By Harut Sassounian
The California Courier
Even though it is not an easy task to unify Armenians around a common set of restitutive demands from Turkey, it is critical to do so on the eve of the Centennial of the Armenian Genocide.
It is imperative that Armenians speak with one voice, telling the world what exactly they want from Turkey, because divergent demands would send a confusing message. Some Armenians would be satisfied with a simple acknowledgment of the Genocide and apology from the Turkish government. Others are after financial restitution, open borders, Black Sea access, and the return of Mount Ararat. Maximalists, including this author, demand everything that Armenians lost during the Genocide: restitution for the murders of 1.5 million Armenians, and recovery of their properties, bank accounts, churches, schools, cemeteries, and territories of Western Armenia. In previous columns, I have advocated the use of the general term — seeking justice — to summarize all Armenian demands from Turkey.
Being a ‘maximalist’ implies not only reclaiming everything Armenians lost during the Genocide, but also employing an optimum negotiating strategy. Why ask for the minimum and end up with even less? Wouldn’t it be wiser to begin with maximal demands and strike the best possible bargain?
These were some of my thoughts as I read the well-written commentary of Armenian Foreign Minister Edward Nalbandian, published in Le Figaro last week: “Turkey should reconcile with its own past.” He correctly labels as ‘fabricated’ and ‘misleading’ the recent use by Pres. Erdogan and other Turkish officials of the terms ‘common pain’ and ‘just memory’ in reference to the Armenian Genocide. Nalbandian also rejects the Turkish proposal for a “commission of historians in order to find the truth” about the Armenian Genocide. Unfortunately, this sinister proposal was included in the Armenian-Turkish Protocols of 2009 which the Foreign Minister continues to support in his article. Furthermore, rather than simply castigating Turkey for denying the Armenian Genocide and seeking ‘reconciliation’ through ‘recognition and condemnation of the Genocide,’ the Foreign Minister should have asked for ‘justice’ that encompasses all Armenian demands.
At the end of his in depth commentary, Nalbandian reminds Le Figaro readers that Pres. Sargsyan had invited Pres. Erdogan “to visit Armenia on April 24, 2015, on the occasion of the commemoration of the 100th anniversary of the Armenian Genocide. We hope it will not be a missed opportunity and Turkey’s President will be in Yerevan on that day.”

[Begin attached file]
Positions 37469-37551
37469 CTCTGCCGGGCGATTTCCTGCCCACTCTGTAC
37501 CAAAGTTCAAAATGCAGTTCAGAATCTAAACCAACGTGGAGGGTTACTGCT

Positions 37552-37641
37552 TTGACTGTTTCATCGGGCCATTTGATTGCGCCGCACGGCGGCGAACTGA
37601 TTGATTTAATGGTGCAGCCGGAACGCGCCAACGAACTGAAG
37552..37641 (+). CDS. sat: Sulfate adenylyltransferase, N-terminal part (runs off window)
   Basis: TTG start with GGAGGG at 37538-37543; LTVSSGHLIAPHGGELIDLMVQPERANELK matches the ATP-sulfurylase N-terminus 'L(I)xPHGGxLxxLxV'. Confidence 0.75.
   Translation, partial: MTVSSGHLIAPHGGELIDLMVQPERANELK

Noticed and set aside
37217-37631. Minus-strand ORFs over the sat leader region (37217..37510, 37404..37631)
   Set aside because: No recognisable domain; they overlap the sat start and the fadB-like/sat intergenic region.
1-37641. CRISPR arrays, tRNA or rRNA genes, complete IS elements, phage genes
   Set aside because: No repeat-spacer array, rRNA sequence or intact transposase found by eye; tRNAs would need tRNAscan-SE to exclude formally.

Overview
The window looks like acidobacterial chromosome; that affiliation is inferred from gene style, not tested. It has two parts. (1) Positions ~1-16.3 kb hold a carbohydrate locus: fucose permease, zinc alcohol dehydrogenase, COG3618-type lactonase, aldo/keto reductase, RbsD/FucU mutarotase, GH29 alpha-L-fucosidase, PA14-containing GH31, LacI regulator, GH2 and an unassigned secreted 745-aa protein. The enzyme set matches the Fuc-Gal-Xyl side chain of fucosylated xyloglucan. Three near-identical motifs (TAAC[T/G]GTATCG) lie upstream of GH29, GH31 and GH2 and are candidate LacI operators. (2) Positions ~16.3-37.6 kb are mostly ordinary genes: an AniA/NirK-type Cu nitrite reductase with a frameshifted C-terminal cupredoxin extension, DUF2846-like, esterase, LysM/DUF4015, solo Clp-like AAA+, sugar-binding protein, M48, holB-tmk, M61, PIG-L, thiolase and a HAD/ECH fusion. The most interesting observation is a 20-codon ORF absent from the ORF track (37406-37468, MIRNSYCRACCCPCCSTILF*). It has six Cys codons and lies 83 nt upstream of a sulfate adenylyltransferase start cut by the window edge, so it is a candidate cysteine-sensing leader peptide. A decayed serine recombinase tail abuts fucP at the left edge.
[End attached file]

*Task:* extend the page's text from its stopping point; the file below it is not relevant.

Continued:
Clearly, Armenia is trying to put the Turkish President in a difficult corner: he will either reject the invitation, making him look bad in the eyes of the world, or come to Armenia on April 24, 2015, and acknowledge the Armenian Genocide.
To pursue this clever scheme, the Foreign Minister of Armenia took the unusual step of attending Pres. Erdogan’s August 28 inauguration to hand over Pres. Sargsyan’s formal invitation. Nalbandian’s Ankara visit came right after Erdogan insulted Armenians by complaining on Turkish television that some people called him Georgian, and “even worse, they called me an Armenian.”
I seriously doubt that Erdogan would show up in Yerevan on the Armenian Genocide Centennial. If he does not, Armenian officials would be elated that their ploy worked, making Erdogan look like an obstructionist. But, what if the Turkish President does come to Armenia on April 24, 2015? Erdogan may say and do a lot of outlandish things, but he is a wily politician who can easily evade the Armenian trap and turn the tables on his hosts. He could go to the Genocide Memorial Monument in Yerevan and announce that he has come to ‘share the pain’ of all victims of World War I, including Turks and Armenians. That would be a great public relations coup for Erdogan!
Just last week, Pres. Erdogan took a tough stand against Armenia during his visit to Azerbaijan. He told Pres. Aliyev (for the thousandth time) that Turkey will not open its borders with Armenia until the latter withdraws from Karabagh (Artsakh). The newly-appointed Prime Minister Ahmet Davutoglu and Foreign Minister Mevlut Cavusoglu made similar harsh anti-Armenian remarks. In return, Pres. Aliyev pledged to support Turkey in ‘exposing the fictional Armenian genocide.’
It is clear that Turkey and Azerbaijan are escalating their rhetoric and planning joint efforts against Armenia rather than looking for reconciliation. Under these circumstances, Armenia should take an equally tough stand against the two hostile Turkic states, starting with the immediate withdrawal of Armenia’s signature from the Armenian-Turkish Protocols.